ALEXA Mini gets a flying start

Casey Warren and Danielle Krieger of the Seattle-based content provider MINDCASTLE are the creative team behind THE BALLOONIST, a short film designed to test the new ALEXA Mini on Freefly Systems' popular MōVI gimbal rig and CineStar aerial multi-rotor. Both companies provided input during the camera's development and the MINDCASTLE duo were able to draw on their experiences combining their ALEXA M camera with MōVI rigs in planning a shoot -- at short notice -- that would demonstrate the ALEXA Mini's remarkable production benefits.

THE BALLOONIST - captured with ALEXA Mini

Captured with the ALEXA Mini and directed by MINDCASTLE.

Why is ALEXA the right system for the work you do?

 

Casey Warren: We used to work with DSLRs but we wanted to move up a level and were looking around for our next camera. Our main criteria were dynamic range and filmic skin tones, so we specifically examined how all the available cameras rendered skin tones and ALEXA was the best. We went with the ALEXA M because we could make it work on our smaller Steadicam and dollies.

 

Danielle Krieger: We were excited when we heard that a mini ALEXA was being developed because it would mean we could work untethered and do new things without giving up the beautiful imagery we're used to from the ALEXA M.

What input did you and Freefly give ARRI about the ALEXA Mini?

DK: Most people will probably be renting the Mini as a second or third camera, but from our perspective as owner-operators it was potentially our primary camera, so we wanted it to have an audio input and to be as small as possible, while Freefly wanted it to be optimized for gimbals. I think the fact that ARRI listened to a lot of people's feedback has led to the ALEXA Mini fulfilling various different requirements. 

...the fact that ARRI listened to a lot of people's feedback has led to the ALEXA Mini fulfilling various different requirements.

How did THE BALLOONIST come about?

 

CW: A prototype was being brought to the U.S. for testing on the MōVI and CineStar so we suggested that instead of a purely technical test we should do a whole shoot, although there were only a few days to put it together. Freefly is located in a valley in Washington and a lot of balloon flights happen there, which immediately made sense for our needs. I was telling people that we wanted to shoot the biggest color chart in the world and we ended up doing exactly that because our balloon had these rainbow colors on it.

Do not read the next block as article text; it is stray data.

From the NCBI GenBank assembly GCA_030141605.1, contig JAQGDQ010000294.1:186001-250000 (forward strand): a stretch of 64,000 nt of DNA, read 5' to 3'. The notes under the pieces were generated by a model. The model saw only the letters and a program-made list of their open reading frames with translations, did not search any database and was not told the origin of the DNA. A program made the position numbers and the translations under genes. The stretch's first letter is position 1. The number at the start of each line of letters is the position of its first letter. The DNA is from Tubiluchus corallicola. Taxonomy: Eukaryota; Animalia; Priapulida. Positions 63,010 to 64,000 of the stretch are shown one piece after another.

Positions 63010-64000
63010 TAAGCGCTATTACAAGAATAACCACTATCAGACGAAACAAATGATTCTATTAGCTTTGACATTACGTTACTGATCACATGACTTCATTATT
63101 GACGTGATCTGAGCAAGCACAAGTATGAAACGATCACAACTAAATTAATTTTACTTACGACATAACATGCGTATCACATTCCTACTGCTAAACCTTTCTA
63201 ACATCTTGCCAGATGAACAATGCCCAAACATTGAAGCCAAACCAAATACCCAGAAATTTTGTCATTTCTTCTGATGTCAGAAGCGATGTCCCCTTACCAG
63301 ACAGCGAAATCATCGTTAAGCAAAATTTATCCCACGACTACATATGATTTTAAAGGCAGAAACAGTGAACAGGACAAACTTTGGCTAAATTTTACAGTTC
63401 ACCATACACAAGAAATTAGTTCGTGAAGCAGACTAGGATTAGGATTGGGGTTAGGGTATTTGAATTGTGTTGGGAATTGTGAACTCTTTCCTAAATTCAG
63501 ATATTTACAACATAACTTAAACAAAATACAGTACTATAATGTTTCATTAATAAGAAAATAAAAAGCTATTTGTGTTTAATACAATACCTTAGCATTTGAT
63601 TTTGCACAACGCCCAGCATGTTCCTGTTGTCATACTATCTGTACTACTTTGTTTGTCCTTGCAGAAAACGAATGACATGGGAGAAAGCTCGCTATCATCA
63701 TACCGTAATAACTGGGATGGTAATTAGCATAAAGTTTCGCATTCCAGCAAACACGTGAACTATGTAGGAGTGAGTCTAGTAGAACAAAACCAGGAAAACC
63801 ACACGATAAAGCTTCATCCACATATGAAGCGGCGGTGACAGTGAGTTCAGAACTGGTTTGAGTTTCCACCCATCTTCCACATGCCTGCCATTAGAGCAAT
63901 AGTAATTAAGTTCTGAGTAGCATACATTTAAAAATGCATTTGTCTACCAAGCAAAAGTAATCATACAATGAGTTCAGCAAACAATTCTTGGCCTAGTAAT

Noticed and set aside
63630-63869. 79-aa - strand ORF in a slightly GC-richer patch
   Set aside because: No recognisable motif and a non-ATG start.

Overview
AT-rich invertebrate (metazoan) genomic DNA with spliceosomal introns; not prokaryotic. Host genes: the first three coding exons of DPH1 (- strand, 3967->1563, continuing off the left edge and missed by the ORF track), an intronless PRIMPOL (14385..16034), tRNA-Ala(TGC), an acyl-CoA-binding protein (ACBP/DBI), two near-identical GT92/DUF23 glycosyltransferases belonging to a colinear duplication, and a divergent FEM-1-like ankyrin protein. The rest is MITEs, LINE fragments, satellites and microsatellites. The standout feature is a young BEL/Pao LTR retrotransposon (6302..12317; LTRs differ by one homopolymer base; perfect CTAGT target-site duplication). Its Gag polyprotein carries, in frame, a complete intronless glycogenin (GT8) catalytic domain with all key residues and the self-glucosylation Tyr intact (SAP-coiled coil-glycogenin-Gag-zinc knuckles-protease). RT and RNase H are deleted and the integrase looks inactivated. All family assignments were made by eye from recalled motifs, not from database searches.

What were your first impressions of the camera?

 

DK: We were at Freefly's headquarters when it arrived and I was just thrilled to see something so small. For the last three years we've been hoping for something the size of the ALEXA M head and the Mini is even smaller than that, so it was very exciting for us. 

I think it's going to be really interesting to see where people take the ALEXA Mini and what they do with it.

CW: When we picked it up the lightness really surprised us. On the second day of the shoot I ran around handholding a minimal setup of just the camera, a lens, the MVF-1 viewfinder and a battery. It was amazing and I realized you can throw this camera in a backpack and go literally anywhere. I think it's going to be really interesting to see where people take the Mini and what they do with it.

 

How easy was it to balance the ALEXA Mini in the rigs?

 

CW: Having all the weight towards the front of the camera body has several advantages. One is that when you put a lens on the camera, you can balance it very easily and accurately on a gimbal or a multi-rotor. Another is that once you're shooting, the motors on the gimbal have an easier time maintaining that balance because the center of gravity is very close to the center of mass.

 

DK: We did this whole shoot in only about four hours and we were constantly switching between different rigs and lenses, so being able to do that without any downtime was a big help.